Part of the show Science of Sight, Eye Diseases and Animal Vision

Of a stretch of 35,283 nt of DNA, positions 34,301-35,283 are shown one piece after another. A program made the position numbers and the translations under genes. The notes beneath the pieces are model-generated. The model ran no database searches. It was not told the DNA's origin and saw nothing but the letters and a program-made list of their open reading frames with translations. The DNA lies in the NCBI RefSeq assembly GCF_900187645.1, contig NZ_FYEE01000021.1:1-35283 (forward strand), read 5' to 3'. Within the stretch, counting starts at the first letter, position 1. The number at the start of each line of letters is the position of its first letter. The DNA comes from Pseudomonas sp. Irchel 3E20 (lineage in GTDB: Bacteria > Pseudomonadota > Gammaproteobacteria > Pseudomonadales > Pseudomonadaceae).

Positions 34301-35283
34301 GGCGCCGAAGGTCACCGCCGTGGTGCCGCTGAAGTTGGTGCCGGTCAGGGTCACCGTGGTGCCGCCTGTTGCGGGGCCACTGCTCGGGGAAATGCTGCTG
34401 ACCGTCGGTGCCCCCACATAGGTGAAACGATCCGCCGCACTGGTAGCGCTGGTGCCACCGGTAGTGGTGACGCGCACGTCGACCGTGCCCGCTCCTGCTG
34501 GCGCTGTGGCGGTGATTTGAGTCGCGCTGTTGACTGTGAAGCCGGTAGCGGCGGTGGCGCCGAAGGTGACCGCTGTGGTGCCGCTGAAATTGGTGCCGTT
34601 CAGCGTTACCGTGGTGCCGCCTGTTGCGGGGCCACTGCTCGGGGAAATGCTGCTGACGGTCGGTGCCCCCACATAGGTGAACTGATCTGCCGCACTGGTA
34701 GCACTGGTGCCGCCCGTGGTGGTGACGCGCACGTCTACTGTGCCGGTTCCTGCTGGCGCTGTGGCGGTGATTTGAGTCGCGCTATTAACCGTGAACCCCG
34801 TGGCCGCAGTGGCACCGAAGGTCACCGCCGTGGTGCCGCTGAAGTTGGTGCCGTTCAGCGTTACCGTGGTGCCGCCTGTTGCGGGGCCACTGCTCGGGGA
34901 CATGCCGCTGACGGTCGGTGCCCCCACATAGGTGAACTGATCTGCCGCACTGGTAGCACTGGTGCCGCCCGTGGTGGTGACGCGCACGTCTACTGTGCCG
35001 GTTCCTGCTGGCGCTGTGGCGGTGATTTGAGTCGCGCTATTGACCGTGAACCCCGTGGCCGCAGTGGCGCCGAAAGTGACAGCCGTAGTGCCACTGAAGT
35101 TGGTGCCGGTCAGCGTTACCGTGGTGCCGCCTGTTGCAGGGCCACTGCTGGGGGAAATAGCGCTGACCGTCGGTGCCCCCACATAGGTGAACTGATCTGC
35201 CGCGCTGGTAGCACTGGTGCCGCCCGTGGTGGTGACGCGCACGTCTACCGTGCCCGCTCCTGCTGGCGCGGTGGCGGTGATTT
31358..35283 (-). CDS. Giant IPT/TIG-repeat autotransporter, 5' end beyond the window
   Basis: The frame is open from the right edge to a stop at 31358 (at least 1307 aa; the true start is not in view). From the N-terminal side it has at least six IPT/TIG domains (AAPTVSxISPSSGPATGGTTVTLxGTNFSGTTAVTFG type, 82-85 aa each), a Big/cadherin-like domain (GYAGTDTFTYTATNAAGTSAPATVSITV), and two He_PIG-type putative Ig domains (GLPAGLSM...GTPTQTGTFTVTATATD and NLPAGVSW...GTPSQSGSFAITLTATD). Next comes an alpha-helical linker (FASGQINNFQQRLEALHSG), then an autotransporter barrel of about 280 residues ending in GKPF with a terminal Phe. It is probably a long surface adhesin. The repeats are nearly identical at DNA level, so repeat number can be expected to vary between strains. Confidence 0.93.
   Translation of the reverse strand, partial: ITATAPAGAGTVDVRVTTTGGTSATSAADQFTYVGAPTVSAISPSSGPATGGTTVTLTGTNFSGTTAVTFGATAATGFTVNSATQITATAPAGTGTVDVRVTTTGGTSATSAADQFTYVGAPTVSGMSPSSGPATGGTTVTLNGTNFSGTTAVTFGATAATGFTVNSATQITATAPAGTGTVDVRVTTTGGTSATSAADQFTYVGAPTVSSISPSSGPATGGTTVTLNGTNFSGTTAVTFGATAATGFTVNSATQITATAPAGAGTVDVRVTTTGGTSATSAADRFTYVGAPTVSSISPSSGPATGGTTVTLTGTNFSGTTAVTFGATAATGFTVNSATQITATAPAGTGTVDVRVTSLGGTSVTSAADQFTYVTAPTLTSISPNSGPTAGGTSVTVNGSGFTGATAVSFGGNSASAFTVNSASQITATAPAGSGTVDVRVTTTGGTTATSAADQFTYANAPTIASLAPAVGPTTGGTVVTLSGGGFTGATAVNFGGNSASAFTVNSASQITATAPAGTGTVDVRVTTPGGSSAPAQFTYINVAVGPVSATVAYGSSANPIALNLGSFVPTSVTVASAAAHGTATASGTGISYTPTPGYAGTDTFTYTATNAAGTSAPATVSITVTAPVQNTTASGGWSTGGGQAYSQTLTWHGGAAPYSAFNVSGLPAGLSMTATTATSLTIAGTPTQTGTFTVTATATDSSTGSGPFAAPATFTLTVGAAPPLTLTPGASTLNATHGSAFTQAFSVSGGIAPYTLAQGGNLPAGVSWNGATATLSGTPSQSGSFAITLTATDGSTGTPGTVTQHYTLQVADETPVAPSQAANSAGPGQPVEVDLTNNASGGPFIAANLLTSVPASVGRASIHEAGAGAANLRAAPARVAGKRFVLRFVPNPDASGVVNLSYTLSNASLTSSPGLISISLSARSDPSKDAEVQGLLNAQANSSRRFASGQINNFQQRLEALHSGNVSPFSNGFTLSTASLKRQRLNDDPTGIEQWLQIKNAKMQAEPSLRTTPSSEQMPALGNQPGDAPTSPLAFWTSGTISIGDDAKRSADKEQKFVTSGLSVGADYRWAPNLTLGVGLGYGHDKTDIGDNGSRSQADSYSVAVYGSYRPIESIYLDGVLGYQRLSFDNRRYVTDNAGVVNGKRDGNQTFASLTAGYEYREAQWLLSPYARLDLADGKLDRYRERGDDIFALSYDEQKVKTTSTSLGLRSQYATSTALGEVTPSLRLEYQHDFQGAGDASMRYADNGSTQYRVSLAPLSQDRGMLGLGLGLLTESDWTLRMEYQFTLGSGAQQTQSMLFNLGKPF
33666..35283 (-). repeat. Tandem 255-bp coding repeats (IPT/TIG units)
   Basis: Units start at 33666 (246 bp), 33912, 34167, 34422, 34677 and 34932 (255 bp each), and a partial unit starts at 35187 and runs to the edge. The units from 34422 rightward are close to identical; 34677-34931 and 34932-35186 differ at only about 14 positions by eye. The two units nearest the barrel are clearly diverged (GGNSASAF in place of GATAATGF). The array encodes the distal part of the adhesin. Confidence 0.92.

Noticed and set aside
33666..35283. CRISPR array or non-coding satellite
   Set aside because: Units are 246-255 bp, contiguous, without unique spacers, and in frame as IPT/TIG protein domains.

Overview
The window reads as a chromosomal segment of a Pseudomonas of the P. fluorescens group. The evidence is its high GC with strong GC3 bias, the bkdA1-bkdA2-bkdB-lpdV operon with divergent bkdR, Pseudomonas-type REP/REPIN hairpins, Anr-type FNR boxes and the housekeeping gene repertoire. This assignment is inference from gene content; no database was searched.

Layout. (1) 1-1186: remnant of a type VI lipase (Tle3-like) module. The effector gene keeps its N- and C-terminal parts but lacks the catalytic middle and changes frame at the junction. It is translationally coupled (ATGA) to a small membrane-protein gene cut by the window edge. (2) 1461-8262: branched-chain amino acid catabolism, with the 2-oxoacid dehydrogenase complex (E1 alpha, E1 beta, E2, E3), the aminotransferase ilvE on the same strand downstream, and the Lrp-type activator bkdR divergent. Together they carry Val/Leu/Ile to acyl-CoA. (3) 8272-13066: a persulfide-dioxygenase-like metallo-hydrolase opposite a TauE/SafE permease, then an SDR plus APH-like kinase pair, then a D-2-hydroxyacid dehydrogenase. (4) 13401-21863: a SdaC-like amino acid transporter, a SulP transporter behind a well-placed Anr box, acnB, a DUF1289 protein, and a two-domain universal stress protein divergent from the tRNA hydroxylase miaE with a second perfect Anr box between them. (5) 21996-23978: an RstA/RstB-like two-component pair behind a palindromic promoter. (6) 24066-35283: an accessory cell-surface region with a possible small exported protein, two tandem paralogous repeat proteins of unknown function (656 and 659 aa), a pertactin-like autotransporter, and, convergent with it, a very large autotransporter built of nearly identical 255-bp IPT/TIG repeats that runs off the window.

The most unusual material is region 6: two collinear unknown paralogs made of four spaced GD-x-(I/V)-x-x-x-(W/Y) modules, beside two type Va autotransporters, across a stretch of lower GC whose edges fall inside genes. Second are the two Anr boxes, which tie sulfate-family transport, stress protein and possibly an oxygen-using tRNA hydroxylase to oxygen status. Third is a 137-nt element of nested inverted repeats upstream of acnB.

A study on beetles has revealed why there are no longer 3 foot-long dragon flies buzzing around in your garden (as there were 300 million years ago) - and it's all down to oxygen. Alexander Kaiser, from Arizona's Midwestern University, together with his colleagues x-rayed four different beetle species of increasing size including the 3mm long Triboleum castaneum beetle and the much larger 3.5 cm Eleodes obscura. The aim was to measure the relative sizes of the tubes, called tracheoles, which they use to draw air into their bodies. These tracheae run down the sides of an insect's body, and the animal moves air in and out by pumping its abdomen. But the x-rays showed that, with enlarging body size, the tracheae became disproportionally big, and take up 20% more space than the increase in the insect's body size would predict. This becomes a problem at the site where the body and legs meet. The opening connecting these two structures can only become so big, limiting the size of the trachea that can pass through and therefore the size of the beetle. The team calculated, on the basis of their measurements, that it shouldn't be possible for a beetle to exceed about 15cm in length. And indeed the largest beetle species currently on Earth is the appropriately-named Titanic longhorn from South America, which grows 15-17cm. But, this is based on present-day oxygen concentrations of about 21%. 300 million years ago oxygen levels were much higher - closer to 35% - and as a result insects didn't need such big trachea and huge insects, including dragonflies with a three and a half foot wingspan were common.